• YGENERAL TAGGING OF NEW TECHNOLOGICAL DEVELOPMENTS; GENERAL TAGGING OF CROSS-SECTIONAL TECHNOLOGIES SPANNING OVER SEVERAL SECTIONS OF THE IPC; TECHNICAL SUBJECTS COVERED BY FORMER USPC CROSS-REFERENCE ART COLLECTIONS [XRACs] AND DIGESTS
    • Y10TECHNICAL SUBJECTS COVERED BY FORMER USPC
    • Y10TTECHNICAL SUBJECTS COVERED BY FORMER US CLASSIFICATION
    • Y10T428/00Stock material or miscellaneous articles
    • Y10T428/31504Composite [nonstructural laminate]
    • Y10T428/31511Of epoxy ether
    • YGENERAL TAGGING OF NEW TECHNOLOGICAL DEVELOPMENTS; GENERAL TAGGING OF CROSS-SECTIONAL TECHNOLOGIES SPANNING OVER SEVERAL SECTIONS OF THE IPC; TECHNICAL SUBJECTS COVERED BY FORMER USPC CROSS-REFERENCE ART COLLECTIONS [XRACs] AND DIGESTS
    • Y10TECHNICAL SUBJECTS COVERED BY FORMER USPC
    • Y10TTECHNICAL SUBJECTS COVERED BY FORMER US CLASSIFICATION
    • Y10T428/00Stock material or miscellaneous articles
    • Y10T428/31504Composite [nonstructural laminate]
    • Y10T428/31551Of polyamidoester [polyurethane, polyisocyanate, polycarbamate, etc.]
    • YGENERAL TAGGING OF NEW TECHNOLOGICAL DEVELOPMENTS; GENERAL TAGGING OF CROSS-SECTIONAL TECHNOLOGIES SPANNING OVER SEVERAL SECTIONS OF THE IPC; TECHNICAL SUBJECTS COVERED BY FORMER USPC CROSS-REFERENCE ART COLLECTIONS [XRACs] AND DIGESTS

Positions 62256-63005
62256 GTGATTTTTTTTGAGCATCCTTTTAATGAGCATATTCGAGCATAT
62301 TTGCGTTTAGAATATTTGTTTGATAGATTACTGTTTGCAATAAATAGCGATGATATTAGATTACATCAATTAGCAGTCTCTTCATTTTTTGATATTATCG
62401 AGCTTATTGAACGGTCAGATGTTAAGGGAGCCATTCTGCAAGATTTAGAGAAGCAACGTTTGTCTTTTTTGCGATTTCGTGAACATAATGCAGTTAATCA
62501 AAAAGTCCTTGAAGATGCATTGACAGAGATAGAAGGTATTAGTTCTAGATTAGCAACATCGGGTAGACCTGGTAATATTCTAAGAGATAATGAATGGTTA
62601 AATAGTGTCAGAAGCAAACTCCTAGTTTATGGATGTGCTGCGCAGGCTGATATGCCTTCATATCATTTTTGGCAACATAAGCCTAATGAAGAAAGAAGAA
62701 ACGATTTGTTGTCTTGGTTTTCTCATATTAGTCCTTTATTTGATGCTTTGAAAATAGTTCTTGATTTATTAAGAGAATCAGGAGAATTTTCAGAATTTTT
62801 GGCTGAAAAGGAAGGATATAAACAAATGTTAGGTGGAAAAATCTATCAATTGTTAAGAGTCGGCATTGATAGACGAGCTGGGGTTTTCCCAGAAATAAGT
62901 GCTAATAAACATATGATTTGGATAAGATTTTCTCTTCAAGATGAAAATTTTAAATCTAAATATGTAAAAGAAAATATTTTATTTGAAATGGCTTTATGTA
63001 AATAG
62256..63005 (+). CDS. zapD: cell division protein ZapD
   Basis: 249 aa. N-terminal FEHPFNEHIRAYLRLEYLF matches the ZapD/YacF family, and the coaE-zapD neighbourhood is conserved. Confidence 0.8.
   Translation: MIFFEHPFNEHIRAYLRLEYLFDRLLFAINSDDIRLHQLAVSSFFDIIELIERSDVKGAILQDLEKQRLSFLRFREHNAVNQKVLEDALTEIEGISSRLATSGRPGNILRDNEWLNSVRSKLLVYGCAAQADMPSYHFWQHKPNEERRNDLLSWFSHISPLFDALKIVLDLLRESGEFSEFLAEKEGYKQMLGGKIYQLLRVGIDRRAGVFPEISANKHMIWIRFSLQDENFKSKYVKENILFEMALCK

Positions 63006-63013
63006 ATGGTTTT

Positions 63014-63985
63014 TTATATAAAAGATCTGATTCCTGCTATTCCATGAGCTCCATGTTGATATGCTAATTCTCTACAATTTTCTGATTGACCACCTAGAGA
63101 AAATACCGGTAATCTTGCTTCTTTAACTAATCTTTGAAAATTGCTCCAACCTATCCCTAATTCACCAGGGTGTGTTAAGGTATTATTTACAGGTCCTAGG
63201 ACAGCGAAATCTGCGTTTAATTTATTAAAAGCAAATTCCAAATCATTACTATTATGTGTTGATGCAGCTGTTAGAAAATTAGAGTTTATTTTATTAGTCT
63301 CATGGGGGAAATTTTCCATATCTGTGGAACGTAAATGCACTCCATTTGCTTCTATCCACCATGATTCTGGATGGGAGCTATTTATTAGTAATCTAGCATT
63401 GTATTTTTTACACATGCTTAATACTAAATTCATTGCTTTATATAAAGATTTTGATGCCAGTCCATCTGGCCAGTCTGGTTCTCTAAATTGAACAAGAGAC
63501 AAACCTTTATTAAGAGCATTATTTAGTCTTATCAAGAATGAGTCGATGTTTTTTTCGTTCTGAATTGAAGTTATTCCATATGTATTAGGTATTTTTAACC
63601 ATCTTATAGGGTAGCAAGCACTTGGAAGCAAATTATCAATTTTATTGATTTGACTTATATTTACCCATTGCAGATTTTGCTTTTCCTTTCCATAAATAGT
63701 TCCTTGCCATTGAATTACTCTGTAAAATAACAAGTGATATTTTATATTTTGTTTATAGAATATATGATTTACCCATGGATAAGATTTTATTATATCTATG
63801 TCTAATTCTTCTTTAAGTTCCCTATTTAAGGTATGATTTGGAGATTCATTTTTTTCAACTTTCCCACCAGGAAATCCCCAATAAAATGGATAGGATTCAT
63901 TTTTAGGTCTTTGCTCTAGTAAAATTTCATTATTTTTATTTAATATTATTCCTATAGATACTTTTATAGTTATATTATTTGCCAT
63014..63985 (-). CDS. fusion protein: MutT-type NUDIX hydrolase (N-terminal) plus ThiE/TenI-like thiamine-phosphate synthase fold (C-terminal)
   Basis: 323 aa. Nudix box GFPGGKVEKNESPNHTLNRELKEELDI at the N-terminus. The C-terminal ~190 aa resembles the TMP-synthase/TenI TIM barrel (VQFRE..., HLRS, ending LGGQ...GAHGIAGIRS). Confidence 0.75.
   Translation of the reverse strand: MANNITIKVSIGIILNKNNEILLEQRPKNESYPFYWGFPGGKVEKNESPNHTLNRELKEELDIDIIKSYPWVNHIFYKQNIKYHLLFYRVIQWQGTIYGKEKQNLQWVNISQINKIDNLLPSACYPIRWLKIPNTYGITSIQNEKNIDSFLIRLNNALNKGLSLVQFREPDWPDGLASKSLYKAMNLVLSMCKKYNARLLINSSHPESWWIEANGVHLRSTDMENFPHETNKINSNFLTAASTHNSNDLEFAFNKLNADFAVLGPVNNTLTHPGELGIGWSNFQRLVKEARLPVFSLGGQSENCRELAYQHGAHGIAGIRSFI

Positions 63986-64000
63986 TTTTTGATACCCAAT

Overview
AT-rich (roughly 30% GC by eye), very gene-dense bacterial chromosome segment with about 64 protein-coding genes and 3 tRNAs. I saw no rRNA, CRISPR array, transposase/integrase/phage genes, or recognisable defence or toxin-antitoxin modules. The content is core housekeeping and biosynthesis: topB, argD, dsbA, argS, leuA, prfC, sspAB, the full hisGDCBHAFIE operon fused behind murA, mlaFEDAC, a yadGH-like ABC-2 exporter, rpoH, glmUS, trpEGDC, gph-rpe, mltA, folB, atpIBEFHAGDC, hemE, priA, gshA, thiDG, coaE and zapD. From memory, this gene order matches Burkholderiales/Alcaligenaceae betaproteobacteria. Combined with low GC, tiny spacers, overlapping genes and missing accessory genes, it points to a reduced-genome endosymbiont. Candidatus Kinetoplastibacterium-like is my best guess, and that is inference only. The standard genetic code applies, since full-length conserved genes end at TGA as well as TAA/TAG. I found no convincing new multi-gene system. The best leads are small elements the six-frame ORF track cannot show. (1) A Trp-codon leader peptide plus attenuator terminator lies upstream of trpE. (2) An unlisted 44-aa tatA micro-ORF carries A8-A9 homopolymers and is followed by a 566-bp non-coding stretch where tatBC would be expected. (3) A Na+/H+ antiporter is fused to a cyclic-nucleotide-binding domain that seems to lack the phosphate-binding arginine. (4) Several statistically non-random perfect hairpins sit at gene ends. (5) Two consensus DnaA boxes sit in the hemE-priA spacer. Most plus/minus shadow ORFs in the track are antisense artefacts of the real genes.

• Y10TECHNICAL SUBJECTS COVERED BY FORMER USPC
    • Y10TTECHNICAL SUBJECTS COVERED BY FORMER US CLASSIFICATION
    • Y10T428/00Stock material or miscellaneous articles
    • Y10T428/31504Composite [nonstructural laminate]
    • Y10T428/31652Of asbestos
    • Y10T428/31663As siloxane, silicone or silane
    • YGENERAL TAGGING OF NEW TECHNOLOGICAL DEVELOPMENTS; GENERAL TAGGING OF CROSS-SECTIONAL TECHNOLOGIES SPANNING OVER SEVERAL SECTIONS OF THE IPC; TECHNICAL SUBJECTS COVERED BY FORMER USPC CROSS-REFERENCE ART COLLECTIONS [XRACs] AND DIGESTS
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    • Y10T428/31855Of addition polymer from unsaturated monomers
    • YGENERAL TAGGING OF NEW TECHNOLOGICAL DEVELOPMENTS; GENERAL TAGGING OF CROSS-SECTIONAL TECHNOLOGIES SPANNING OVER SEVERAL SECTIONS OF THE IPC; TECHNICAL SUBJECTS COVERED BY FORMER USPC CROSS-REFERENCE ART COLLECTIONS [XRACs] AND DIGESTS
    • Y10TECHNICAL SUBJECTS COVERED BY FORMER USPC
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    • Y10T428/00Stock material or miscellaneous articles
    • Y10T428/31504Composite [nonstructural laminate]
    • Y10T428/31855Of addition polymer from unsaturated monomers
    • Y10T428/31931Polyene monomer-containing
    • YGENERAL TAGGING OF NEW TECHNOLOGICAL DEVELOPMENTS; GENERAL TAGGING OF CROSS-SECTIONAL TECHNOLOGIES SPANNING OVER SEVERAL SECTIONS OF THE IPC; TECHNICAL SUBJECTS COVERED BY FORMER USPC CROSS-REFERENCE ART COLLECTIONS [XRACs] AND DIGESTS
    • Y10TECHNICAL SUBJECTS COVERED BY FORMER USPC
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    • Y10T428/31855Of addition polymer from unsaturated monomers
    • Y10T428/31938Polymer of monoethylenically unsaturated hydrocarbon
    • YGENERAL TAGGING OF NEW TECHNOLOGICAL DEVELOPMENTS; GENERAL TAGGING OF CROSS-SECTIONAL TECHNOLOGIES SPANNING OVER SEVERAL SECTIONS OF THE IPC; TECHNICAL SUBJECTS COVERED BY FORMER USPC CROSS-REFERENCE ART COLLECTIONS [XRACs] AND DIGESTS
    • Y10TECHNICAL SUBJECTS COVERED BY FORMER USPC
    • Y10TTECHNICAL SUBJECTS COVERED BY FORMER US CLASSIFICATION
    • Y10T442/00Fabric [woven, knitted, or nonwoven textile or cloth, etc.]